Handel, on the other hand, always feels bright and correct to me, and it did last night. It sits well in the voice, and if we had a few issues with pitch, they were not noticed by the audience as far as I could see. Michael had good contact with the choir, and overall the movements came off well.


Mendelssohn - As The Hart Pants

On to the last of our four composers - Mendelssohn. Mendelssohn is often touted as a composer who writes particularly well for the voice, and "As The Hart Pants" is a good example of his work. He works up to the high notes for the sopranos rather than dumping them at you, and the body of the line sits comfortably within your range, so you never feels stressed or strained when singing his work. Maybe this is why I like Mendelssohn, even though I don't much like this particular translation of the biblical text.

"As The Hart Pants" started off beautifully with the alto entry, and the altos entered so well that I really wished I was back singing alto again, like when I first started singing in choirs! They just sounded so smooth, so rich, and so beautifully in tune. It was a pleasure to listen to. The first movement in particular was performed well overall, especially in the second concert, when I think we peformed it better than in any rehearsal. Which is as it should be.

I am also really pleased to say that our men nailed No 6 "The Lord Hath Commanded". They really did well, and I know this had been particularly difficult for them in rehearsal, requiring a four part split. They did so well in both concerts. Yay us!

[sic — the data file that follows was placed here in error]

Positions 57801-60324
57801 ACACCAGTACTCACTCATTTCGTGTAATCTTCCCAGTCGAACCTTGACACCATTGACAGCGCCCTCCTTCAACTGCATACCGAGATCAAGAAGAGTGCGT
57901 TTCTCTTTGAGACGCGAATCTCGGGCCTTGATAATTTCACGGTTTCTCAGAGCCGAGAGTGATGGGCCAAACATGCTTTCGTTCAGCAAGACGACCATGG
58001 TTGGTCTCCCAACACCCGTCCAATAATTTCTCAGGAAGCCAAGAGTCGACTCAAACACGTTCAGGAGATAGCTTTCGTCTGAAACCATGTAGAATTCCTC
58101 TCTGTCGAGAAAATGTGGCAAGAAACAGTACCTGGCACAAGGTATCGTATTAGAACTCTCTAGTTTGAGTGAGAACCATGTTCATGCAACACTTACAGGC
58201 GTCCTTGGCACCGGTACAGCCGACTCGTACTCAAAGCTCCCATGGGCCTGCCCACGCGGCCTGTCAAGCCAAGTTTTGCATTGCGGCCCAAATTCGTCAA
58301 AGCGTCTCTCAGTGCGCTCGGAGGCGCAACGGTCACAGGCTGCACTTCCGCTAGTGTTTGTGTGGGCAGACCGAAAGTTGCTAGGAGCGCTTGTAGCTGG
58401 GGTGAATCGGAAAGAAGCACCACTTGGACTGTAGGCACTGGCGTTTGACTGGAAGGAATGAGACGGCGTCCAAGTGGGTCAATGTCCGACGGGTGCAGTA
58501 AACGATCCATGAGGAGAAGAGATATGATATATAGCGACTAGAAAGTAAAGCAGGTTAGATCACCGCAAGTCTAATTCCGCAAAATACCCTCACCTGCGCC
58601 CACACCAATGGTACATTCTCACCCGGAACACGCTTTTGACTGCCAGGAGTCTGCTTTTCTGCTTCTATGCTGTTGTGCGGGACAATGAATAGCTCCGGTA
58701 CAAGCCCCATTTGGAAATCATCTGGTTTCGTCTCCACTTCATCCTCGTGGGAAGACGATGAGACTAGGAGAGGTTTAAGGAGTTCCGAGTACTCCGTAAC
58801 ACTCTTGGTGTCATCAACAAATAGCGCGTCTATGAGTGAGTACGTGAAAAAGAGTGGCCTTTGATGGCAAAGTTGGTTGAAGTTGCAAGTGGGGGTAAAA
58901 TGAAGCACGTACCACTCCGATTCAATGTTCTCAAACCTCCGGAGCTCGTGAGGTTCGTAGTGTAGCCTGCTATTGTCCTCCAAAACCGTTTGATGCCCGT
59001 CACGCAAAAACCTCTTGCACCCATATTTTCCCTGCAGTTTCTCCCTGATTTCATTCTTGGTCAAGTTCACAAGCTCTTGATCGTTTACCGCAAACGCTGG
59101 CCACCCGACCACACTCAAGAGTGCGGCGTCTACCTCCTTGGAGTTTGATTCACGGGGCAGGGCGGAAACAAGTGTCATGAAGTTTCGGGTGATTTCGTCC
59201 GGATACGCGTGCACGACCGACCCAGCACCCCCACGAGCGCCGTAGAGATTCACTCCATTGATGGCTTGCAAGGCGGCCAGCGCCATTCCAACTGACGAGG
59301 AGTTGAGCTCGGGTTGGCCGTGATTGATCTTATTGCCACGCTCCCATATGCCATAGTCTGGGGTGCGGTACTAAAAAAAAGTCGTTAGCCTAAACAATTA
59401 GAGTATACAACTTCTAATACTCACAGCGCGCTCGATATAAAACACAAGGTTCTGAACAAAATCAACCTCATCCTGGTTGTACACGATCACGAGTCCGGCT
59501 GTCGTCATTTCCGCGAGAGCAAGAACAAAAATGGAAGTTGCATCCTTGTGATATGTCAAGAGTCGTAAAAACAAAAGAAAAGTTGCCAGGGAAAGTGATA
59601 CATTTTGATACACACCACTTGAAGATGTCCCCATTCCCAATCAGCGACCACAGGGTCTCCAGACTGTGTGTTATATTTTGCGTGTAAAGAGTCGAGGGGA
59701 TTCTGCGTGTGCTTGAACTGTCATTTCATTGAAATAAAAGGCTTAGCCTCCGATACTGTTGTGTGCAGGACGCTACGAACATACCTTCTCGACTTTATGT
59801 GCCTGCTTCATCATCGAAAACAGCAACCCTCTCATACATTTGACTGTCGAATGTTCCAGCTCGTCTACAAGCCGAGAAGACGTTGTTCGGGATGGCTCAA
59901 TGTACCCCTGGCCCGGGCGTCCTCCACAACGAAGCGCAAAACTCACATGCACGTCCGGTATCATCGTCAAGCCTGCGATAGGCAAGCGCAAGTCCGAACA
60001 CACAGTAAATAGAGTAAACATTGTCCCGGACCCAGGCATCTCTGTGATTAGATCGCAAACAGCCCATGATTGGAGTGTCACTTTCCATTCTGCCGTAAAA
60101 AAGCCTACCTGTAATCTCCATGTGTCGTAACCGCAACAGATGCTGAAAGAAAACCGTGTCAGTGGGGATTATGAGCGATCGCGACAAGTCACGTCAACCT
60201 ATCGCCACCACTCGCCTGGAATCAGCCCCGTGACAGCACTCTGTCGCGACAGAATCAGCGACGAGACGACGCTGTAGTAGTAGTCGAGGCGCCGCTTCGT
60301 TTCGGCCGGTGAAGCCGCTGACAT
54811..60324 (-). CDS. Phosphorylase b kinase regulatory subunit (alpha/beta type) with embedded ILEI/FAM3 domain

The Mendelssohn ends with my favourite of all choral playtimes - a fugue. Yeee haaaaw! I love fugues! Just the way all the lines deviate and fit together and pull apart, then come back together again, translating the melody in different ways and recreating the theme in each choral line. A good fugue is musical magic. I'm not a music theorist, who could no doubt tell you about contrapuntal composition and fugal subjects, and all that highfalutin stuff. Not me. Instead I'll just tell you it was great fun to sing, and I'd love to do it all again today, and tomorrow, and the next day, because fugues are just awesome. Brain food for the soul.


Handel - The King Shall Rejoice

Finally, to end the concert, it was back to Handel with David conducting "The King Shall Rejoice", which includes my favourite movement - No. 2 "Exceeding Glad Shall He Be", which is Handel trying his hand at Bluegrass music. It really is - I'm not joking! My only grumble is I was a little disappointed that of the Coronation Anthems we weren't doing "Zadok The Priest", which is a fabulous piece and a great sing - maybe next time!

The "Alleluia" was our closing movement, and it did stay together, despite worries in rehearsal. All eyes were on the conductor - I was too nervous to even look down on my score in some moments! We followed closely and tightly, and the piece worked. Friends in the audience told me the work was wonderful, and that they enjoyed it thoroughly, as they had enjoyed the works of the other composers.

In conclusion...

Four Important Dead Guys. Four major works. Four anniversaries. Four accolades. We came, we sang, we did them justice. City Choir once again proved that we can take on a huge amount of music and make it work. I think my extra work outside of rehearsal paid off - I know that others in the choir studied the music at home too, and their work paid off too.

Now we have a week of doing nothing. No music for a week, and I'm off on holiday next weekend up to the north island for a few days, for a well-deserved rest.